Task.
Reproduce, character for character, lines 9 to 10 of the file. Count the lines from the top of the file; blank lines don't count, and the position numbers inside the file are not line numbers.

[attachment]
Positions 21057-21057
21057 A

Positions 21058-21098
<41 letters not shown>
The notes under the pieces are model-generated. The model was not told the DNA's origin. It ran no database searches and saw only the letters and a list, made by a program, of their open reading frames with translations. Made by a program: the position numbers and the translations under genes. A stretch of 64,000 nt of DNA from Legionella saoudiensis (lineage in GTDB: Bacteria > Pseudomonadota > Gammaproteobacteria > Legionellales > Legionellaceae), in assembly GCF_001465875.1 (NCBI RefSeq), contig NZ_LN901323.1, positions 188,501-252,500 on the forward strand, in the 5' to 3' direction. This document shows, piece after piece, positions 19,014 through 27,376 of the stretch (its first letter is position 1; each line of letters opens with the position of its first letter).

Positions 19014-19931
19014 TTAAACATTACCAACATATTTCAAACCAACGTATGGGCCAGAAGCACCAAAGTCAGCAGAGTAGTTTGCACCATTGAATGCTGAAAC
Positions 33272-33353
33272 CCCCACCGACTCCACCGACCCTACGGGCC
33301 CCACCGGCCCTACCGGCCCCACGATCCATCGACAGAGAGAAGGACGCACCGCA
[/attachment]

33272 CCCCACCGACTCCACCGACCCTACGGGCC
33301 CCACCGGCCCTACCGGCCCCACGATCCATCGACAGAGAGAAGGACGCACCGCA